The Blockbuster Video chain has avoided going into Chapter 7 Bankruptcy, but will now instead be sold off in an auction next month.
Blockbuster Video filed for Chapter 11 Bankruptcy protection last Sept., and since that time things have been fairly quiet as to what was happening with the once monolithic company. According to Reuters, the company has been unable to fix its financial woes, and has been in court hearings to possibly be placed in Chapter 7 Bankruptcy which would entail a liquidation of the entire company.
In last minute negotiations between Monarch Capital and the Hollywood film studios that are owed over $100 million in back payments, an agreement was reached that would see Blockbuster sold off in April via an auction. Monarch has already entered an initial bid of $290 million despite Blockbuster having listed assets in excess of $1 billion in its latest quarterly report. Carl Icahn, a famous corporate raider, has been approved to bid in the auction despite some objections by others as he is an insider that sat on the company’s board of directors last year.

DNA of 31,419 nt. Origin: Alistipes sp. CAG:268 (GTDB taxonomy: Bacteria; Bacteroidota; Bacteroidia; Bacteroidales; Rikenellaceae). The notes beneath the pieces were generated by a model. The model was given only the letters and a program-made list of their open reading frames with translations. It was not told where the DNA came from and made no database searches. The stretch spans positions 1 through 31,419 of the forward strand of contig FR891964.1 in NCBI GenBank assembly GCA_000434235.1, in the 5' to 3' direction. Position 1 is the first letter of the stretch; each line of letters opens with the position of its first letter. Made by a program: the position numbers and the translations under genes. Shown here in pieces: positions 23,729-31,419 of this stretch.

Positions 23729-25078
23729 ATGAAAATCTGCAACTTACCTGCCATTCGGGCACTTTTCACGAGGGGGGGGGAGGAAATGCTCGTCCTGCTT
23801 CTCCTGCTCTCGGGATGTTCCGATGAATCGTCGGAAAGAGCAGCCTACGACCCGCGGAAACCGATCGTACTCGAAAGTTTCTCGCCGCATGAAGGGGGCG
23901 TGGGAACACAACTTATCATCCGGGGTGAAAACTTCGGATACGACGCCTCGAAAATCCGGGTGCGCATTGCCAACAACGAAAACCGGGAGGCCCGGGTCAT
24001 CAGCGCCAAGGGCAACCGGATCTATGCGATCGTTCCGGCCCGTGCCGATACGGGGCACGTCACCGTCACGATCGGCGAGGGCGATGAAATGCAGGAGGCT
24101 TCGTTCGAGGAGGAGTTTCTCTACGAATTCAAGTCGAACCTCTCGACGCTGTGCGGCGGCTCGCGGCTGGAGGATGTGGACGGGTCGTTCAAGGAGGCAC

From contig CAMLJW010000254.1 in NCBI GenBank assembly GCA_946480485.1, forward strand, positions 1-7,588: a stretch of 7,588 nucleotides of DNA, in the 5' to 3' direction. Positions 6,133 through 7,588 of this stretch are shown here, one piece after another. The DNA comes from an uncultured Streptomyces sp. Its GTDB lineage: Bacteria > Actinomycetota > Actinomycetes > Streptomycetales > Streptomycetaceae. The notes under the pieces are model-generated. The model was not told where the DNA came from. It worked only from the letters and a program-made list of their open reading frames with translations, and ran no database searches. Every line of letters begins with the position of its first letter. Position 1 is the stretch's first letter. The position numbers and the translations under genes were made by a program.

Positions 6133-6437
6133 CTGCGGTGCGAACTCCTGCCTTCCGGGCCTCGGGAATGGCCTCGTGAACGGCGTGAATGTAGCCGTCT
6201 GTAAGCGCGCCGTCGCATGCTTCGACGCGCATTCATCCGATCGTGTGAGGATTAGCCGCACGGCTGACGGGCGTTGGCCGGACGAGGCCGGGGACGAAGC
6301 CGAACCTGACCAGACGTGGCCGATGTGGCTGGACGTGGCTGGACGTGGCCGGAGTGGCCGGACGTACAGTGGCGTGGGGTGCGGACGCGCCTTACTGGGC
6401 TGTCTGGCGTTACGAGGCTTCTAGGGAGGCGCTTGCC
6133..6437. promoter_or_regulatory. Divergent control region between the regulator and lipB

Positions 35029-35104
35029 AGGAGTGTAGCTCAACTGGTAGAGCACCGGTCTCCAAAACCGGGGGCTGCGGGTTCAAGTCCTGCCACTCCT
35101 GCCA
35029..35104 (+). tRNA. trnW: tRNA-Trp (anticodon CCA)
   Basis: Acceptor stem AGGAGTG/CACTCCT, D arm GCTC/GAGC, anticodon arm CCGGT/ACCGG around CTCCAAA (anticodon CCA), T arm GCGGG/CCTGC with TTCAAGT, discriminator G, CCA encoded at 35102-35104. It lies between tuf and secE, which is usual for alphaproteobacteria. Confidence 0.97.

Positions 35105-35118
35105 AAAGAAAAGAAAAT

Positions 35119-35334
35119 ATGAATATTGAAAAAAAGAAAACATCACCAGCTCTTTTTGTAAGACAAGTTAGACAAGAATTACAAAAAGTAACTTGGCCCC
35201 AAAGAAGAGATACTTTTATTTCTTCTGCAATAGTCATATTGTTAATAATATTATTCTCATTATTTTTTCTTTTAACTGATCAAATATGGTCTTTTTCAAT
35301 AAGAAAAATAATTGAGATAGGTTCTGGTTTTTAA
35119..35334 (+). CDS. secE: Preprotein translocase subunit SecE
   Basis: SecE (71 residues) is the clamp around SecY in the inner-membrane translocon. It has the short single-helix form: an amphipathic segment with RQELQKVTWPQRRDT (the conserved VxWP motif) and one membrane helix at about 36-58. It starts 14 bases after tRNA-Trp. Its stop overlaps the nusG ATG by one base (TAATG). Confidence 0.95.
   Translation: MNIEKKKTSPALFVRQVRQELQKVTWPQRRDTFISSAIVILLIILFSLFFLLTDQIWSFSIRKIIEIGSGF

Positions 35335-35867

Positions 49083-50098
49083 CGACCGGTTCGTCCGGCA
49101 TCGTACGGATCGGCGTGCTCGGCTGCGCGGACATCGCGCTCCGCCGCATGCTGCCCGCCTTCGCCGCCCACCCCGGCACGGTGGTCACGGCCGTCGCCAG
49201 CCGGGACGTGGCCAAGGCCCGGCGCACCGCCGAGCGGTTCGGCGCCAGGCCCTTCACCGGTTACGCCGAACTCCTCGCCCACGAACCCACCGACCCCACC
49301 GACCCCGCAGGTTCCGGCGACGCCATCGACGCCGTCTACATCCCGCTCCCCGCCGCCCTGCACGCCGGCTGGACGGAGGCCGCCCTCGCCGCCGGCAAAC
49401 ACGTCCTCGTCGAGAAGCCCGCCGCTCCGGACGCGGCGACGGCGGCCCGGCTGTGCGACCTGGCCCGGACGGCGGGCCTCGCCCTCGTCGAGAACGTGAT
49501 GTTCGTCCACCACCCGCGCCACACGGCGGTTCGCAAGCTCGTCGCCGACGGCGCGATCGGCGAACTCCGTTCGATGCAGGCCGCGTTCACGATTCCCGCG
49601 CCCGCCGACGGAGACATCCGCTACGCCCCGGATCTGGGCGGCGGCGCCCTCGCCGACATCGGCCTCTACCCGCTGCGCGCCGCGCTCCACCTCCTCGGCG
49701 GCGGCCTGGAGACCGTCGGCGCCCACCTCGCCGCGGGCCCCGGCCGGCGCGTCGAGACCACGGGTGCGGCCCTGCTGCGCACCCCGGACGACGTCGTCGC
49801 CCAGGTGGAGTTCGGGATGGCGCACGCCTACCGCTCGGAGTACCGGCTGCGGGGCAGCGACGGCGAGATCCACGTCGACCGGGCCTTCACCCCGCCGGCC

Which ever group ends up winning the auction will have the right to do with it as they please once the judge in the case signs off on the deal in a scheduled April 7th hearing. The fate of the company’s remaining 2500 stores will be up to the new owners, but the suspicion is that the company will be broken up and its assets sold separately. In short, it does look like this will be the end of the chain of stores that once seemed inescapable as they dotted the landscape.
With chains such as Movie Gallery already having disappeared, and Blockbuster appearing to be on the verge of total collapse, it truly appears that the days of the mega video rental chains is coming to an end. While there will still be mom & pop stores that specialize in the unusual, I can now easily imagine a day where we regale children with stories of how we used to actually go to a physical store to rent our movies. Game, set and match to Netflix and Redbox.
What do you think? Are video rental chains now a completely endangered species?